The ideal Victorian woman
In Victorian society, a woman was to be meek, mild, virtuous and peaceful (Whiteside 2007). She was expected to marry and have children. She would stay at home, looking after her children and her husband and keeping the house perfectly. Public affairs were men’s matters, although a woman might engage in charitable or other social works, but nothing that could in any way be construed as ‘masculine’. She was selfless – everyone else always came first. She certainly wasn’t involved in politics, and nor did she run a business. At least, that was the theory!
In fact, this standard was mostly applied to middle class women, and it seems to have been much less unusual for working class women to, well, work. But there were middle class women who broke these ‘rules’ of Victorian society too, in a range of ways. Discovering the lives of a number of these women in 19th century Christchurch – and our fascination with their ‘hidden’ lives – has led us to curate an exhibition: Women breaking the rules. You can see the physical display at Rewind at Ferrymead Heritage Park on Sunday 14 October, and also follow these women’s stories online via our Instagram exhibition @womenbreakingtherules.
But regardless of class, women were always defined in relation to the men in their life, whether father, brother or husband. So, being a spinster could be difficult and challenging. Much as we might not like it in this day in age, men provided often critical financial security for the women in their lives, particularly in a world where there was no pension or unemployment benefit, let alone a domestic purposes benefit. In fact, there was no state support of any kind in New Zealand until the end of the 19th century, and the poor were reliant on charities for support.
Unlike spinsters, widows seem to have had far more freedom and to have been more ‘respectable’ than unmarried women. While their situation might have been financially difficult, the range of jobs society approved of them taking on was broader than the range available for single women. And widows – as in some of the stories here – often ended up running their husband’s businesses, meaning they took on a variety of professions (Bishop 2012).
Women and work
Yes, women did work in the Victorian era! And not just as domestic servants – although this was far and way the most common occupation for women. In fact, some women ran businesses of their own. The jobs that women took on, though, and even many of the businesses they ran, tended to involve caring, or to be domestic in character. Jobs like teaching or nursing were both acceptable for middle class women (Bishop 2012).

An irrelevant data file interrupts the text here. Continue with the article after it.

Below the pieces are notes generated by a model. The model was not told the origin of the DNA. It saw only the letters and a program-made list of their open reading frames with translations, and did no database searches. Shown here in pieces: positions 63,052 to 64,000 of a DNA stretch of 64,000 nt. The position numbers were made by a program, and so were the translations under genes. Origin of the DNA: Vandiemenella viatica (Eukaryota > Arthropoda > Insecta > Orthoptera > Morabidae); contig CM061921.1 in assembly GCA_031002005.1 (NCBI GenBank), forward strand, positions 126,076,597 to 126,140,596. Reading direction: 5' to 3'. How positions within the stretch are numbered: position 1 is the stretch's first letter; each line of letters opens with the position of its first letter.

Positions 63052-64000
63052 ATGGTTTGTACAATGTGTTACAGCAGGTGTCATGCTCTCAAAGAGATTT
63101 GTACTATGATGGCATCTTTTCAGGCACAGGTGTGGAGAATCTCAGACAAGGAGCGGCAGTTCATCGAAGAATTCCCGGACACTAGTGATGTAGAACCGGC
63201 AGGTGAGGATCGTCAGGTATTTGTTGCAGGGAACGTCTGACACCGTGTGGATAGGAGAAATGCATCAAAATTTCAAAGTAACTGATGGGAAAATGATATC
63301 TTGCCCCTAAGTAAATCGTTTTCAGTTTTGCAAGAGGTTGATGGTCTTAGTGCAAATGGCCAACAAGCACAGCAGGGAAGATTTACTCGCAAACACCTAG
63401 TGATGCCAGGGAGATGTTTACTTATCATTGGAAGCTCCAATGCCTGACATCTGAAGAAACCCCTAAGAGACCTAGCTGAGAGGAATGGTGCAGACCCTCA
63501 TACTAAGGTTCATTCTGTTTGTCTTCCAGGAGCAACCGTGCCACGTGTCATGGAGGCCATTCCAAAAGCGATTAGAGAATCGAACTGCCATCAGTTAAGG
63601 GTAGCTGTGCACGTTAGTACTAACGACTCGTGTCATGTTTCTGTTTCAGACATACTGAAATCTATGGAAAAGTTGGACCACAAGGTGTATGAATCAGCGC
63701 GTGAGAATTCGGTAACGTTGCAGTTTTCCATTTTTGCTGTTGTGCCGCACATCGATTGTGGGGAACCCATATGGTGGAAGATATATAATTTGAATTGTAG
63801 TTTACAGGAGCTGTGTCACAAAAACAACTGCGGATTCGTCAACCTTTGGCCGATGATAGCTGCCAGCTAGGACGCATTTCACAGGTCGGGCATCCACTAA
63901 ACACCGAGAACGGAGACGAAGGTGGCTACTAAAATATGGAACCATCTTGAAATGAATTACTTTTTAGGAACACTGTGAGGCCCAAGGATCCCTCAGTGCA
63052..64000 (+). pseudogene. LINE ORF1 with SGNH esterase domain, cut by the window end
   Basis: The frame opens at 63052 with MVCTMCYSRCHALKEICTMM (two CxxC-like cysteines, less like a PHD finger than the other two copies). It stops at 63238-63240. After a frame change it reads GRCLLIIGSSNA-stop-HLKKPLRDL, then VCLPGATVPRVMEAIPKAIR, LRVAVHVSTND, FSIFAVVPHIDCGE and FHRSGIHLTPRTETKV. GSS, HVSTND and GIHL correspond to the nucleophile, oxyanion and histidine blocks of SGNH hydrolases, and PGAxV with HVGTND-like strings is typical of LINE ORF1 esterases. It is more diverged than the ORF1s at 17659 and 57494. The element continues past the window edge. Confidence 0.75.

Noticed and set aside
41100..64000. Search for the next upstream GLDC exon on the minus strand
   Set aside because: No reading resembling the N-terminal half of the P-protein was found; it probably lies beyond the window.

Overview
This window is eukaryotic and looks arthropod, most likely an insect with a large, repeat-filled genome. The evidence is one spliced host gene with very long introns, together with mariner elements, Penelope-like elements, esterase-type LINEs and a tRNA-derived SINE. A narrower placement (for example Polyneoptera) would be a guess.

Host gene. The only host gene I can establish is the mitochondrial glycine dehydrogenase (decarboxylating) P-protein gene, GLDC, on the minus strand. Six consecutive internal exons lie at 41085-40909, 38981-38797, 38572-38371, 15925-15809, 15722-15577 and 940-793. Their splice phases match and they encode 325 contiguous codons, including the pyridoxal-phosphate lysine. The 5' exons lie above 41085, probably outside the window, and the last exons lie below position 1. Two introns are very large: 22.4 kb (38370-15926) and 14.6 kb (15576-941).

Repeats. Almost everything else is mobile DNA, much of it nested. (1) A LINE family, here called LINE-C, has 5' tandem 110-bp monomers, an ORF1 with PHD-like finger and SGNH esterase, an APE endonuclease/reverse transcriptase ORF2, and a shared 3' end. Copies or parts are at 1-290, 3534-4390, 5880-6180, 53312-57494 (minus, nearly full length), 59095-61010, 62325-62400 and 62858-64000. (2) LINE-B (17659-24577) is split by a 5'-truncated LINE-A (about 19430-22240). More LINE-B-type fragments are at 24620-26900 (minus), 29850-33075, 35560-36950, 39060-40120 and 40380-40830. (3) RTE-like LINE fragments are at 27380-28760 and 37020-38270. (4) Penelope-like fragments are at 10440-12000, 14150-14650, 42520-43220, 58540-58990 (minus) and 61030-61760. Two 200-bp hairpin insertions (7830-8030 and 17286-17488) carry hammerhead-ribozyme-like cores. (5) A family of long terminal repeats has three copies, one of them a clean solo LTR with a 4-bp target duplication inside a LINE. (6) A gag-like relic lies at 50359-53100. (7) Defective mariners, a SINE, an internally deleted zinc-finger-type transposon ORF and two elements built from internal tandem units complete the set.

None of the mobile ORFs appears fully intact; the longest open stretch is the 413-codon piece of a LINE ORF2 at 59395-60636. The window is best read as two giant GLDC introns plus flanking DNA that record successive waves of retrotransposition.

Working class women could take on quite a range of work: dressmaker, needlework, hotelkeeping, storekeeping, confectionary, haberdashery, drapery and so on. Women could also earn money by taking in boarders, doing laundry or by looking after other women’s children. And let’s not ignore that they could be prostitutes. These were all ways of earning money that might fly under the radar and not be recorded officially (Bishop 2012).
Telling women’s stories
As regular readers of the blog will know, researching the lives of most people who lived in 19th century New Zealand is tricky – official records can be patchy or may not even exist (Minchinton 2017). People only turned up in the newspapers if they were famous, got in trouble or were advertising for servants, leasing or selling properties. Unless someone has a really unusual name, you often can’t be certain you’re researching the right person.
Studying women’s lives is even harder. For one thing, they changed their surname when they married. Then, they were often referred to only as Mrs…, without their first name, or including their husband’s name instead – for example, Mrs L. J. Smith. Women who ran businesses often traded under their husband’s name, or didn’t advertise at all (Bishop 2012). And, in general, women’s activities meant they didn’t end up in the newspaper.
Despite these difficulties, archaeology and history reveal the lives of six Christchurch women who, in one way or another, broke the rules of late 19th and early 20th century society: Fanny Cole, prohibitionist; Elizabeth Robinson, chemist; Sarah Gault, dressmaker; Elizabeth Smith, caterer; Caroline Rantin, timber and coal merchant; and Mary Portelli, woman in trouble.
There are no Māori women in this exhibition, unfortunately, because we’ve not found any record of Māori women living in 19th century Christchurch. This isn’t to say that they weren’t, just that we’ve not found them yet. If you want to learn more, we highly recommend checking out the book He Reo Wāhine: Māori Women’s Voices from the Nineteenth Century.
Why are these women important?
These six women were not the only exceptional ones who broke the rules. It turns out that there were many more women pushing the boundaries of Victorian society than we initially expected. The six women we’ve featured in this exhibition serve to highlight the lives and occupations of all these women, along with their concerns and daily battles and how they struggled against what was accepted and respectable (Whiteside 2007), whilst working within the confines of the ideals of that time. But slowly, slowly, pushing these boundaries would come to change society as a whole. So, let’s look at the archaeology and the historical record and bring women into the picture!
Katharine Watson and Maria Lillo Bernabeu
Bishop, Catherine, 2012. “Commerce Was a Woman: Women in Business in Colonial Sydney and Wellington.” PhD thesis, Australian National University.
Minchinton, Barbara, 2017. “’Prostitutes’ and ‘lodgers’ in Little Lon: construction a list of occupiers in nineteenth-century Melbourne”. Australasian Historical Archaeology, 35, pp. 64-70.
Whiteside, Heidi, 2017. “’We Shall Be Respectable’: Women and Representations of Respectability in Lyttelton 1851-1893”. MA thesis, University of Canterbury.